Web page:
Does the need to escape ones own mortality create visions or does one create visions to escape? Victims of child abuse create many parallel worlds to evade the reality of the one in which they reside. In a production that received no particular attention and little acclaim, we find Tom Hanks narrating a story of his childhood to his own boys. As he says to them....."History is all in the mind of the teller, truth is in the telling"......., he begins the saga of the childhood of he and his brother.
I find this statement very provocative. Taken in and of itself there is a grain of truth for, in this movie, we are reliving history through Hanks eyes and mind. No one is around to dispel his words, so they do, in fact, become truth. When you think about it, that is basically how all stories become fact.
Through Hanks eyes we watch these two young boys struggle to survive many factors. First their father abandons them, then mom uproots them and moves them to another town. Next, we have the evil stepfather aka The King, that for some reason develops an intense hatred of Hanks' younger brother and begins his abuse. Perhaps he could see the man Hanks would become and knew he could not intimidate him or perhaps he was just an abusive ass.
The fact that the boys are new kids in town and often face ridicule does nothing to make their lives any easier. With the help of the wonderful wagon, the Radio Flyer, and that particular joy and wonder that only small children have, the boys are given a glimpse into the impossible - escape.
With my childs mind and my childs heart I want to believe Bobby made good his escape to freedom. In my hardened adult mind and heart I know wagons do not fly. But again, this takes us back to Hanks' statement (out of content) ...'truth is in the telling...'
Many were put off by this release stating they felt cheated' because the abuse of Bobby is never really shown, only the results. Was it necessary to show the abuse - I think not. I think the implications were plenty - the sound of his boots on the floorboards, a shot of his hands holding a belt, his surly voice, the look of terror on Bobby's face when he hears him.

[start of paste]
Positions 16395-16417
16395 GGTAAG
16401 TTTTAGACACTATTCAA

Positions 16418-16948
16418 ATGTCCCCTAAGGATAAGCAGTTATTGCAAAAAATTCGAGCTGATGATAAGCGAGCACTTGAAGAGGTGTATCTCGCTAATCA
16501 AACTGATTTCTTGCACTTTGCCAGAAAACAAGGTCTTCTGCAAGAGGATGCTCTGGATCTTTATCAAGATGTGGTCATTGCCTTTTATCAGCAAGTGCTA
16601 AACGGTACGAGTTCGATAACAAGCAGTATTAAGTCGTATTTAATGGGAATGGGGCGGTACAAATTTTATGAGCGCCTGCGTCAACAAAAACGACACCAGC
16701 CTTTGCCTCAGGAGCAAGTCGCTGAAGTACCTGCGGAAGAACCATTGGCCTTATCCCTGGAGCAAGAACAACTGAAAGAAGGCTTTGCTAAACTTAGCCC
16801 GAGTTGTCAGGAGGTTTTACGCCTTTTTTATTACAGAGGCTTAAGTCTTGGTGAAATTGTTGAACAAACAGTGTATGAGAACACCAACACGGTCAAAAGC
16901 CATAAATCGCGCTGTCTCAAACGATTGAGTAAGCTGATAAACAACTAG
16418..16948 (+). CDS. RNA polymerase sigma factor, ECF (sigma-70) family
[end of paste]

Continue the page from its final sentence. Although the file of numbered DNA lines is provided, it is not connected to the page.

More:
Are we so shallow that we require the visual of physical abuse? Have we been so tainted in our daily lives that these scenes would have actually added to the movie? Have the visual stimuli in movies breached our creativity so thoroughly that our imaginations have stagnated in our brains and without having the infraction blown up before our eyes we no longer are able to see it in our minds eye? Are we so jaded that we need to see child abuse to say "Oh, now, that was a good movie"? Tell me, as a child did you use a coloring book or color on blank paper? It is all about imagination!
I give the movie a huge thumbs up. I believe the actors (Lorraine Bracco, John Heard, Adam Baldwin, Elijah Wood, Joseph Mazzello, Ben Johnson and Tom Hanks) did a wonderful job in this movie. In addition, I think the director, Richard Donner, is to be applauded rather than shunned for offering us the ability to imagine the atrocities in these childrens' lives instead of forcing the visual on us.
Sorry bout the soapbox but I was appalled at the reactions I heard from some people about the lack of visuals in this movie. I realize it is just a movie but it was the insensitivity that ticked me off, in case you couldn't tell
What did you think of this review?
Fun to Read
About the reviewer
Susi Dawson (SusiDee34)
Live your life with the goal to 'pay it forward' and do one good thing for someone else
Consider the Source
Use Trust Points to see how much you can rely on this review.
Two young brothers' lives are turned upside down when their new alcoholic stepfather enters their world and begins to beat young Bobby. Devoted to their mom, they come up with their own solution and attempt to build a working airplane from their ordinary red wagon. In the process, they transform their own lives into an extraordinary adventure.